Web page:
Pacific side of the Baja peninsula is probably most famous for one of it's
repeat visitors, rather than it's numerous geographic traits or any cultural attributes. The magnificent gray whale has known about the
peaceful lagoons along the Pacific coast of southern Baja for centuries and is, to this
day, a frequent visitor to the waters of Baja. The journey to Baja is
a long one for the gray whales, It is 10,000 mile round trip from their summer home in
the Arctic sea. The whales do not seem to mind, as they make this
journey to Baja year after year.
Pacific side of Baja, especially in the north, has a much milder climate
than the rest of the peninsula. The Pacific currents and the winds
that come off of the ocean tend to keep the Pacific side much cooler than
the Sea of Cortez side. Much of the northern Pacific side of the peninsula has
a climate like that of Southern California, and that can be a welcome relief
to travelers in the hot summer months, especially if they are traveling from the southern part of
along the Pacific coast is one of the main tourist attractions and is good
to great along the
entire coast of Baja, from Ensenada in the north, all the way to Cabo San
Lucas on the southern tip of the peninsula. Many of the best fishing
areas of the central Pacific coast are somewhat difficult to get to for the
average tourist, unless they are driving.
produced by swells that were born deep in the southern hemisphere provide
excellent surf along the entire Baja coast. Surfers from all over Baja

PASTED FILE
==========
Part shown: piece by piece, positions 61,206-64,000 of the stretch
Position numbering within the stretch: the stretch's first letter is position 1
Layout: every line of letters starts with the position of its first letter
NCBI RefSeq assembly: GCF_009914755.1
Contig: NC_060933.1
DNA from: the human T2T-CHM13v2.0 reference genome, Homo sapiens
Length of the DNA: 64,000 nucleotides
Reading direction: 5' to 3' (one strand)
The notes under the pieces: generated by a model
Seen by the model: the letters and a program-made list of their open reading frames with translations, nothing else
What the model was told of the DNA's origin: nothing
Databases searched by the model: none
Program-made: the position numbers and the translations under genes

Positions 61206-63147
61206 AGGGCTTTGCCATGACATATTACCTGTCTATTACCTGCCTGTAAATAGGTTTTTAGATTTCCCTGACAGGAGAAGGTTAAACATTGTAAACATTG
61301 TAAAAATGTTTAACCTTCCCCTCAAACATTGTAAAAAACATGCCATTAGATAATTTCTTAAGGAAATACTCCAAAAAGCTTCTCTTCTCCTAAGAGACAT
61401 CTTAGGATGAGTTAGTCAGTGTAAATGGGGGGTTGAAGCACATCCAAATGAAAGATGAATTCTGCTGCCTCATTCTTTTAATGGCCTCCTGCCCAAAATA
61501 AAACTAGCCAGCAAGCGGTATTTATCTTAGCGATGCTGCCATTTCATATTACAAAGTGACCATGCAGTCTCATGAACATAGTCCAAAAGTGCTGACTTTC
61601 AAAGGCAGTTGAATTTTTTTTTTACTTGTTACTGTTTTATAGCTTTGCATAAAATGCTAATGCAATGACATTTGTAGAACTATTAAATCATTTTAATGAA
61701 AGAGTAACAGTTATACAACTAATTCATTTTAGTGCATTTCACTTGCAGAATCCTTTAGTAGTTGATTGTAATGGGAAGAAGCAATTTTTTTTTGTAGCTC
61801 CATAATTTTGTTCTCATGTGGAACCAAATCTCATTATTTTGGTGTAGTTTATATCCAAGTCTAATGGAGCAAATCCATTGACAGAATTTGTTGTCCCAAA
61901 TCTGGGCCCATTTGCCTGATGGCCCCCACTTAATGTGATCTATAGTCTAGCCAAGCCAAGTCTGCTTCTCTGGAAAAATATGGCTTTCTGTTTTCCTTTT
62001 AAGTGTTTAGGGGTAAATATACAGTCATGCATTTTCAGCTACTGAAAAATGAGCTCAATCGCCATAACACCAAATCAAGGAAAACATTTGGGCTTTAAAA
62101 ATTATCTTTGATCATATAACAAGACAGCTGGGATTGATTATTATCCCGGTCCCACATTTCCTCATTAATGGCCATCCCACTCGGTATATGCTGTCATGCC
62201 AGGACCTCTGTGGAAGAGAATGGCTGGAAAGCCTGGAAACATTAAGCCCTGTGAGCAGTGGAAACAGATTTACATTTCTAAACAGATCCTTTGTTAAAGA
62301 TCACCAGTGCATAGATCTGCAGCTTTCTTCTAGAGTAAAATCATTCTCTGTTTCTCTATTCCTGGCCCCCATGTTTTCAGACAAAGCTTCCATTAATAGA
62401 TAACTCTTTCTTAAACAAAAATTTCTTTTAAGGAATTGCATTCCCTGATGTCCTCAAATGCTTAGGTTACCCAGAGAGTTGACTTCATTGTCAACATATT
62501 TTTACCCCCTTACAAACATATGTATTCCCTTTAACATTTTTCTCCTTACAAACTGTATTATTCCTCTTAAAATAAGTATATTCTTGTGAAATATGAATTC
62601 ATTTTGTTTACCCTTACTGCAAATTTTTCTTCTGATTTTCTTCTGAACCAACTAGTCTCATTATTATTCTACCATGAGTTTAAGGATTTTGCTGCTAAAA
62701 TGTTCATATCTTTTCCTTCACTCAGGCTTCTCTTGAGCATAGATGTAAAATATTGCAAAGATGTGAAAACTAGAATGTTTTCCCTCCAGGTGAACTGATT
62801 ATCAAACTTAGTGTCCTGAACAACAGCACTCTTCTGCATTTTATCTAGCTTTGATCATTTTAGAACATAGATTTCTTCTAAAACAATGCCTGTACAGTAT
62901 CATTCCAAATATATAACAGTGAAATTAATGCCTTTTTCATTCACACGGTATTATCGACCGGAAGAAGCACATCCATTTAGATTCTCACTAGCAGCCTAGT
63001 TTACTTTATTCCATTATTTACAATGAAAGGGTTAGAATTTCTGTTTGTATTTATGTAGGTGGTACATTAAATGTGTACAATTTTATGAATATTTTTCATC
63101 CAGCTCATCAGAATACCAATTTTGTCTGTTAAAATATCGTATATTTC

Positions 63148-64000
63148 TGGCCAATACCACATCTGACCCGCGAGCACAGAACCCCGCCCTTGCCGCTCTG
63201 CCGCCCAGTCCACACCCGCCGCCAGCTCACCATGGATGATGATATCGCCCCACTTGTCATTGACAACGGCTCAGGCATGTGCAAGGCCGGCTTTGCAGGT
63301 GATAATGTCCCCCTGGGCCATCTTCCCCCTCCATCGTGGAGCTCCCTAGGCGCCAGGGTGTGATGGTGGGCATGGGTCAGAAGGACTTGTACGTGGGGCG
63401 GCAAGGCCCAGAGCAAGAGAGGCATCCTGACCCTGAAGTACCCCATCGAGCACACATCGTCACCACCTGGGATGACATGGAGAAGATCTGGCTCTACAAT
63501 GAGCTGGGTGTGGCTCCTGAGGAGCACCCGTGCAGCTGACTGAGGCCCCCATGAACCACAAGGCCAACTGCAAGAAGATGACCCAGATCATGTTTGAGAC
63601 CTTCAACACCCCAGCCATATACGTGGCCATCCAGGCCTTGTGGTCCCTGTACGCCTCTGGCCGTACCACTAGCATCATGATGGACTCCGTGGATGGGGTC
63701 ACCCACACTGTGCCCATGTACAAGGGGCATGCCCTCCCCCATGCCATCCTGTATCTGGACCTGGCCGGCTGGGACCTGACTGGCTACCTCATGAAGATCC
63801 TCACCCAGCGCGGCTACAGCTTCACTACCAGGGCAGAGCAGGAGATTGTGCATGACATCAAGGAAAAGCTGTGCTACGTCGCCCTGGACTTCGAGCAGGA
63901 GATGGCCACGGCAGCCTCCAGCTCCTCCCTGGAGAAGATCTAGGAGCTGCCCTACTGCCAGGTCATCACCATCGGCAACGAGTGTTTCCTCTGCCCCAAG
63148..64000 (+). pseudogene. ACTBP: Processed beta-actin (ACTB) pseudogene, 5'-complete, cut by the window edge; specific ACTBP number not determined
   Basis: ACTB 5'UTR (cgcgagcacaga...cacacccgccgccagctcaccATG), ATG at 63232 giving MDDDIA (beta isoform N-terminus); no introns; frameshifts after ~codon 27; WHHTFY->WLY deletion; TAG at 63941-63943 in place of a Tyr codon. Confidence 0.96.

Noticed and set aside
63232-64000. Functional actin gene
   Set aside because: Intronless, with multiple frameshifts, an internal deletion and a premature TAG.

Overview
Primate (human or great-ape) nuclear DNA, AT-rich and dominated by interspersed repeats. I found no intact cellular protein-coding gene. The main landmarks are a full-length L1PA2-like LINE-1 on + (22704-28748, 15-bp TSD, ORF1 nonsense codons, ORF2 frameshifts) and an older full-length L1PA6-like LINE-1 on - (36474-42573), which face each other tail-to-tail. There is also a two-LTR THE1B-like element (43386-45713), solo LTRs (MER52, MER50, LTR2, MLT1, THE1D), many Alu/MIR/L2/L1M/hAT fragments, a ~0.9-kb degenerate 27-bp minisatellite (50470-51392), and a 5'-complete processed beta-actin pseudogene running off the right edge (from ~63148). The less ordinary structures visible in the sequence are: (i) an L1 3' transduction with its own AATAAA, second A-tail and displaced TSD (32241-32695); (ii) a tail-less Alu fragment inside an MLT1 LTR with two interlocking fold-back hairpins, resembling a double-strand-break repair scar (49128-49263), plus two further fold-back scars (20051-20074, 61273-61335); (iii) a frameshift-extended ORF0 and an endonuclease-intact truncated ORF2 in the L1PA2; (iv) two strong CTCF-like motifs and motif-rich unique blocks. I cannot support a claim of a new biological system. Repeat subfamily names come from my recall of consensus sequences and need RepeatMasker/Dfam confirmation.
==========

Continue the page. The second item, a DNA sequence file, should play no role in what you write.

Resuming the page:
and southern California head for their favorite break at the first word of a
swell. Surfers today have a great advantage over previous generations
as they can look on the Internet for the current conditions and reports.
This advantage lets them drive to almost anywhere in Baja and get there just as the swell
is hitting their favorite beach.
Guerrero Negro area, known for it's cool to cold climate, is the northernmost stop
for the migrating gray whales. Guerrero Negro is also home to the
world's largest producer of salt. Acre upon acre is devoted to salt
production, and a short drive west of town will reveal hundreds of
evaporating ponds and mountains of salt ready to be loaded onto ships.
separate lagoons of Laguna Guerrero Negro and Laguna Ojo de Liebre (aka
Scammon's Lagoon) are where the whales come to give birth, teach their
babies to swim and let the young get strong enough for their 5000 mile
return trip to the Arctic sea. While all of this is taking place
these incredible mammals find time to interact with humans. Older
whales, with their babies in tow, will swim right up to the pangas, rub the
boat and let you pet them, young or old, it makes no difference. On
one trip we
had one of our group who was able to kiss a whale from the panga. This
happen in Baja!
further south is another lagoon that is more remote than the others. Laguna San Ignacio
opens to the Pacific but there is no development of any kind nearby.
There are a few eco-tourism camps on the shore, set up for the purpose of
whale watching. These camps are built to have a very small
impact on the local environment. This shallow bay is thought to have the